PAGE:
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Crystallization equipment explains the three concepts in the crystallization process Jan 30, 2019

Crystallization involves every aspect of our daily lives, from food and medicine to fuels that drive community operations. Most agrochemicals and pharmaceuticals undergo many crystallization steps during their development and production. Key food materials such as lactose and lysine are produced by crystallization, and the unwanted gas hydrate crystallization in deep-sea pipelines is a major safety consideration in the petrochemical industry.

In the crystallization process, we need to understand the three definitions of crystallization, crystal and precipitation, among which:

Crystallization: The process of forming a solid crystal from another form, usually a liquid solution or melt.

Crystal: Solid particles that align molecules, atoms, or ions in some fixed and robust repeating three-position modes or lattices.

Precipitation: It is more difficult to define the term precipitation. Some people believe that precipitation is only a very fast or uncontrolled crystallization process. Others believe that precipitation is the formation of crystals caused by chemical reactions.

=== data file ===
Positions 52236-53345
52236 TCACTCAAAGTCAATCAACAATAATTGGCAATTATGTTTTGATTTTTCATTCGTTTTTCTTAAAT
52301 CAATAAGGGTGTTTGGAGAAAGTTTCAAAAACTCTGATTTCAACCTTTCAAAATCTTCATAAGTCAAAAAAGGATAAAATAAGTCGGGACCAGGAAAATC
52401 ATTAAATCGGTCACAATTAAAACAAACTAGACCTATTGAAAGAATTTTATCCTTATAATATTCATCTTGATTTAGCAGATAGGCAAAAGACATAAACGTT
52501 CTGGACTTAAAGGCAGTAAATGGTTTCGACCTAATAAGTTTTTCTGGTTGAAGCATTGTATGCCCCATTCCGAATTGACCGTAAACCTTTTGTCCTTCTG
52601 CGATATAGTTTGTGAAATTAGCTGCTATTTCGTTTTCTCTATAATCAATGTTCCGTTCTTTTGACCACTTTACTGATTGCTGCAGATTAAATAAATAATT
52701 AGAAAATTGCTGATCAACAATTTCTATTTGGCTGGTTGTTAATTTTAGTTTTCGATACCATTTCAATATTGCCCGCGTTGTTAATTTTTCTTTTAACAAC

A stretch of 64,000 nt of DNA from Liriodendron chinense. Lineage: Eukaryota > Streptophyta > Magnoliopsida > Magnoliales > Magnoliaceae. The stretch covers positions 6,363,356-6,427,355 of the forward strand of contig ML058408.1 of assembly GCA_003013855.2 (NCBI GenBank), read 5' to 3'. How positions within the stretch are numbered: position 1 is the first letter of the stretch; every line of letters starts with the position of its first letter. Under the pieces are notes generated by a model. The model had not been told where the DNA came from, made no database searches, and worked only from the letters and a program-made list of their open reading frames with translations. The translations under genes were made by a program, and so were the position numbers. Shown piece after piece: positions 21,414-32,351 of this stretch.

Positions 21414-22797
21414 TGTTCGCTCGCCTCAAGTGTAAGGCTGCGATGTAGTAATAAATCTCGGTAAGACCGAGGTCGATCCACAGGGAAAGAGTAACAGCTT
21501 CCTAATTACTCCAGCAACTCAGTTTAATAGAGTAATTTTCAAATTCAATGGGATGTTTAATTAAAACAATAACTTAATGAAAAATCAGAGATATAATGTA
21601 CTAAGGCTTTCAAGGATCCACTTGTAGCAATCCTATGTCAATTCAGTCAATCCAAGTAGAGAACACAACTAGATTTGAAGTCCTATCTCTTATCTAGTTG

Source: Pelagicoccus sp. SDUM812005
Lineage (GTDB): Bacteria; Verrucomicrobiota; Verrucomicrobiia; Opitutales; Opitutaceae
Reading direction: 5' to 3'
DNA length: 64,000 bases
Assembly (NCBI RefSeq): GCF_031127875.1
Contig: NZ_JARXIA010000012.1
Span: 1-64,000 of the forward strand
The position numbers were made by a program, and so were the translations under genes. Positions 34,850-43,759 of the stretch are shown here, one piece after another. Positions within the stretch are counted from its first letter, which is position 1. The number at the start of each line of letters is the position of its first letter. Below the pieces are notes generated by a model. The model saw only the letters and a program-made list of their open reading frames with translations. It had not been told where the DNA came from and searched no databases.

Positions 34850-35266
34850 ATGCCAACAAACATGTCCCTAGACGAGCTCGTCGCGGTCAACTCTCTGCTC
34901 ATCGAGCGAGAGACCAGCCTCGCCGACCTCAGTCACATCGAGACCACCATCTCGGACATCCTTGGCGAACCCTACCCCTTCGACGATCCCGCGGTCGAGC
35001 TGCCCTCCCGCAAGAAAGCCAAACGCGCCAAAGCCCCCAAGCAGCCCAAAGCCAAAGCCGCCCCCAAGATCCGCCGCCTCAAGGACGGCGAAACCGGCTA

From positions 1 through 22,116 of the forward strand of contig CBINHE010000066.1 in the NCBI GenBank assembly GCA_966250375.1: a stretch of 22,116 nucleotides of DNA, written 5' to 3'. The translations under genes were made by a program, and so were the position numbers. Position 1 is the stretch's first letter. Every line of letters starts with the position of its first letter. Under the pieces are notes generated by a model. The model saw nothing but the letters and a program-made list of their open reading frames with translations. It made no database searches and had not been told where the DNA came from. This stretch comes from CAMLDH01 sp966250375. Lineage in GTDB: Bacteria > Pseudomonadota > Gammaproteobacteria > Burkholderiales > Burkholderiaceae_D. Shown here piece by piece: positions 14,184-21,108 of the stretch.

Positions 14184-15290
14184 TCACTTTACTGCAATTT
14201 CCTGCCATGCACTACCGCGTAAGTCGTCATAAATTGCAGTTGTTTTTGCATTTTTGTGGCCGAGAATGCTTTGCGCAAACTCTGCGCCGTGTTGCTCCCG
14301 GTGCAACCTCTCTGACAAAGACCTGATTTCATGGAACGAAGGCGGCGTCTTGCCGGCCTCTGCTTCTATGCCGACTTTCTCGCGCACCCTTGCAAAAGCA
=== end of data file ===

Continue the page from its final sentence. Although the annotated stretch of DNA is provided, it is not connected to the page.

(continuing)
When crystals have many important properties, the crystal size distribution may have the greatest impact on the quality and performance of the final product (and subsequent process flow). The size and shape of the crystal directly affects the critical steps downstream of the crystallization equipment, and its filtration and drying properties are highly susceptible to these important property changes. Similarly, the final crystal size can directly affect the quality of the final product. In pharmaceutical compounds, bioavailability and efficacy are usually related to particle size. Increasing their solubility and dissolution characteristics usually requires smaller particle sizes. The crystal size distribution can be optimized and controlled by carefully selecting the correct crystallization conditions and process parameters. Understanding how process parameters affect critical transitions (such as nucleation, growth, and damage) allows scientists to develop and manufacture crystals with the desired properties and effectively market them.